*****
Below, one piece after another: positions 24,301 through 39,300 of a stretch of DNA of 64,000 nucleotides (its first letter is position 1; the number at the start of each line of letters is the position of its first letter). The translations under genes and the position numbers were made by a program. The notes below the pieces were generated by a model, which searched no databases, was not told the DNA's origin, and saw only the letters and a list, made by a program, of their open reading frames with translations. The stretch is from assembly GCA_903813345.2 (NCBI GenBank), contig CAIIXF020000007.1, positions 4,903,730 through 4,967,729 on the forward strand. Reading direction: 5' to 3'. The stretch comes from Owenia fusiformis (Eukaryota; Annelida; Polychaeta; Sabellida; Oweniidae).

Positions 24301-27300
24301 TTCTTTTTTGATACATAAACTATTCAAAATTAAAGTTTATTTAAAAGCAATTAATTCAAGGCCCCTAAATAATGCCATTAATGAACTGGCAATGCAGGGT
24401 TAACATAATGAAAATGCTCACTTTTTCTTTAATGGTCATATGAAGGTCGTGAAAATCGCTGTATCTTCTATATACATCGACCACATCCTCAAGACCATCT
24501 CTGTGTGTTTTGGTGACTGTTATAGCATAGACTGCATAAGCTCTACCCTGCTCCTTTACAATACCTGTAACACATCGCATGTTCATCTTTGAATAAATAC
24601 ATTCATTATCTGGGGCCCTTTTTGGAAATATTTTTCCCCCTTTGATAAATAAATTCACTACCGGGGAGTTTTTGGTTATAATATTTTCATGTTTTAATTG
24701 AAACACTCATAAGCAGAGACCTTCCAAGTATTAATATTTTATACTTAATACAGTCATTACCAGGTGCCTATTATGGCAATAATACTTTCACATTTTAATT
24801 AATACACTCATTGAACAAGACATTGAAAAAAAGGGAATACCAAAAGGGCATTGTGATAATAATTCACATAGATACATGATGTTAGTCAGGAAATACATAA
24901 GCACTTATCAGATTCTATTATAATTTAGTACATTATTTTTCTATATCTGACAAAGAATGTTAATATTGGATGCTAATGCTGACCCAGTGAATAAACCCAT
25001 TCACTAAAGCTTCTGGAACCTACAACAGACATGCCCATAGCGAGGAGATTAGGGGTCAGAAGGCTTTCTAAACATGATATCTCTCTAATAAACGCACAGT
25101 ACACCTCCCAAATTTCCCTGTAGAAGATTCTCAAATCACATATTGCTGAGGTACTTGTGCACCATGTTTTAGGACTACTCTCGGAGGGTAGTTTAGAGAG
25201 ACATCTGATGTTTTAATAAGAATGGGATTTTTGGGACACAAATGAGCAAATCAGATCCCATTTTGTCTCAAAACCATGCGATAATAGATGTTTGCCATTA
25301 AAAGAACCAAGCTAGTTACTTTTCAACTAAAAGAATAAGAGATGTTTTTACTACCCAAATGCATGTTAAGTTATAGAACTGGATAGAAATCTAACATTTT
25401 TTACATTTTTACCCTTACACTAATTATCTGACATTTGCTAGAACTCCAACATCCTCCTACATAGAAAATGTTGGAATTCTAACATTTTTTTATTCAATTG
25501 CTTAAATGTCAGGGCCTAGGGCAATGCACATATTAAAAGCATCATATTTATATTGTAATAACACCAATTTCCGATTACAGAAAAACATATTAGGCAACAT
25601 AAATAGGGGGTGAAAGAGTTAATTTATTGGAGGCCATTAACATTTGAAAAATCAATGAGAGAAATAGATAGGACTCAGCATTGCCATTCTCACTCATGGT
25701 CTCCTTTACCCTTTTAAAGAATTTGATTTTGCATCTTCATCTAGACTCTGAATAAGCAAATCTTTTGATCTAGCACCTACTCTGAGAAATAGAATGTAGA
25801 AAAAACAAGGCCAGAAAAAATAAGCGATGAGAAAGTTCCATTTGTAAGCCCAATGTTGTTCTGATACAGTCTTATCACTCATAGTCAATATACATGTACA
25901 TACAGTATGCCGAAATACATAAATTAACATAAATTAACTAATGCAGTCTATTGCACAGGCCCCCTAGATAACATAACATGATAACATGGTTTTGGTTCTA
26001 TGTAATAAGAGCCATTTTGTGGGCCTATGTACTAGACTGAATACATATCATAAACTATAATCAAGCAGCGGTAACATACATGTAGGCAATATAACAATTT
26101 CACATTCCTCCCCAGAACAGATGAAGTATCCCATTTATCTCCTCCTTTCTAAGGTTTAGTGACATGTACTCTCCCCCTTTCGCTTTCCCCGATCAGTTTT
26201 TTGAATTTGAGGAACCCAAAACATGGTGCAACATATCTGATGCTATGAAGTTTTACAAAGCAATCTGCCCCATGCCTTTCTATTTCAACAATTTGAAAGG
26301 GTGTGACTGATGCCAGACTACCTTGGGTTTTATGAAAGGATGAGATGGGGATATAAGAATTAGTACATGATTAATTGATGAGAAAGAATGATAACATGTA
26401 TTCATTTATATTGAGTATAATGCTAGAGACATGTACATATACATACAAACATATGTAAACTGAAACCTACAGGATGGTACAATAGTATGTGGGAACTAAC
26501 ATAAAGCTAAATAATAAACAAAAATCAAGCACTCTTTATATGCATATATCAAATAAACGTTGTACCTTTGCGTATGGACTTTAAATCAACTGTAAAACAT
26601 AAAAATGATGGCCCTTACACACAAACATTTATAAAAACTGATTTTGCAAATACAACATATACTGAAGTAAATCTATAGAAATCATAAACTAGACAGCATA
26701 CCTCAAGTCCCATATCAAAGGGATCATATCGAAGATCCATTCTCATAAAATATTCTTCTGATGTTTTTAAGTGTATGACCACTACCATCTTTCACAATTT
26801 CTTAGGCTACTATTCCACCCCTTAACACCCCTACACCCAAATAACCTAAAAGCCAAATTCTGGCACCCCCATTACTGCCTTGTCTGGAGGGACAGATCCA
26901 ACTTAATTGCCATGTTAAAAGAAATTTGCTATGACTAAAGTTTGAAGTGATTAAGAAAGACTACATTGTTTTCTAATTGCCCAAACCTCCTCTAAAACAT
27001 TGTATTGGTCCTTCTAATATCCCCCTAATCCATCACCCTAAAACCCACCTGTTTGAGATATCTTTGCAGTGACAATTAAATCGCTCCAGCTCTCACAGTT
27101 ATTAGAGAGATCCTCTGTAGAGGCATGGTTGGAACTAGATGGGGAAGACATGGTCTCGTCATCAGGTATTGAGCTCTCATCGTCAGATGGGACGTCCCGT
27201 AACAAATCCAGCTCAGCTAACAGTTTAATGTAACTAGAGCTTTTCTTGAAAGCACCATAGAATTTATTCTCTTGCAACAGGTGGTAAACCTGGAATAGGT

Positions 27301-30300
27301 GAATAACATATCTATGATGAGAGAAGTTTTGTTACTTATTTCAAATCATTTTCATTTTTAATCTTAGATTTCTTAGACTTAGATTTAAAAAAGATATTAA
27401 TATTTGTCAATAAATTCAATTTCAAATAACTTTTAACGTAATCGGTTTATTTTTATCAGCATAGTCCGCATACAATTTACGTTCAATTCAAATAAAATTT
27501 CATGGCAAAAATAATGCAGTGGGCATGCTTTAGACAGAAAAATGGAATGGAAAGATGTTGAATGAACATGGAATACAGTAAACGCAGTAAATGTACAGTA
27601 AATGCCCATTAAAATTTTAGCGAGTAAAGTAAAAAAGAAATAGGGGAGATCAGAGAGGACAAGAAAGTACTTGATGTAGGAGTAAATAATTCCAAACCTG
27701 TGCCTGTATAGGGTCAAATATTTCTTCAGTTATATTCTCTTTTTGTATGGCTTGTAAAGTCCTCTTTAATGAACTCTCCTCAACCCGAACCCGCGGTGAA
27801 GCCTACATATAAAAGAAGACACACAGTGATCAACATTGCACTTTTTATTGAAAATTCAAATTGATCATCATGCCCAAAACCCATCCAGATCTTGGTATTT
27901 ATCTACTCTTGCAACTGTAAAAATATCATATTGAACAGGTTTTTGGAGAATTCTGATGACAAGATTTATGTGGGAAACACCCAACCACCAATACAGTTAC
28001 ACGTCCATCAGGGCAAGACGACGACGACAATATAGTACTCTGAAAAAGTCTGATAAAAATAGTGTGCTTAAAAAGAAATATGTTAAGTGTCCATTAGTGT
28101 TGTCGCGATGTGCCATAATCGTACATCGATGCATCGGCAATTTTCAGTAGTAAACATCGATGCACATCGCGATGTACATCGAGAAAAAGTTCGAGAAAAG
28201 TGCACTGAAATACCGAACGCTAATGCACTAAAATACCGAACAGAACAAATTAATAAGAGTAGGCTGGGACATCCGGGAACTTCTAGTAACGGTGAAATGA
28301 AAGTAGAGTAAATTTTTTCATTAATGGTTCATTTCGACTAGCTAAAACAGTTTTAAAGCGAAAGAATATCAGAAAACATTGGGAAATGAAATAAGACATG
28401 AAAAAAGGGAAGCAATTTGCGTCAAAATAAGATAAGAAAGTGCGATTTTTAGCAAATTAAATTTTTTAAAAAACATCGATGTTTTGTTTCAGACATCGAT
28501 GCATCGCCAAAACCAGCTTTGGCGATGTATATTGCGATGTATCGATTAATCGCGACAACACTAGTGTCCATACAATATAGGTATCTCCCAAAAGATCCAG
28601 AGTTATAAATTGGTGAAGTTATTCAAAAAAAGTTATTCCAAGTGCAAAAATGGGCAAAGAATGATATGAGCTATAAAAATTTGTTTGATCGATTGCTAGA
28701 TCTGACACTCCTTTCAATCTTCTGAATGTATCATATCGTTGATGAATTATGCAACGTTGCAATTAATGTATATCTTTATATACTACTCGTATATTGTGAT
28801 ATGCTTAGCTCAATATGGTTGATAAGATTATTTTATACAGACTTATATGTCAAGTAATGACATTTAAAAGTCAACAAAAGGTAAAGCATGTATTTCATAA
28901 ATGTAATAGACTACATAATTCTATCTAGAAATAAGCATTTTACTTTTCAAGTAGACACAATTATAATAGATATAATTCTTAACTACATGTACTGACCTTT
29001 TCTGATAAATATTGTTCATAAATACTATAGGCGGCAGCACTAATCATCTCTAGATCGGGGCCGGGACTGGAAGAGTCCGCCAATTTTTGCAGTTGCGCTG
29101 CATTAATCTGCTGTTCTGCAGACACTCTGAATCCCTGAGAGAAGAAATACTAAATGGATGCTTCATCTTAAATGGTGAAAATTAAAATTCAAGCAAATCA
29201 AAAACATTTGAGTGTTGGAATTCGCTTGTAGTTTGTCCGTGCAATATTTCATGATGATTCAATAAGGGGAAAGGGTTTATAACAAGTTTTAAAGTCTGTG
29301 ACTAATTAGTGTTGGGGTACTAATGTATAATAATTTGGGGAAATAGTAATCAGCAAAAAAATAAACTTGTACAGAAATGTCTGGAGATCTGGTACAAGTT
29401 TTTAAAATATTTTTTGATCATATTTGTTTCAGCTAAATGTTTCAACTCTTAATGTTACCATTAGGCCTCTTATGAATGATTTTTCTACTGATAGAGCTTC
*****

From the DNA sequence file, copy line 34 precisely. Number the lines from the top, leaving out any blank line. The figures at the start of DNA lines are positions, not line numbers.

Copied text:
27301 GAATAACATATCTATGATGAGAGAAGTTTTGTTACTTATTTCAAATCATTTTCATTTTTAATCTTAGATTTCTTAGACTTAGATTTAAAAAAGATATTAA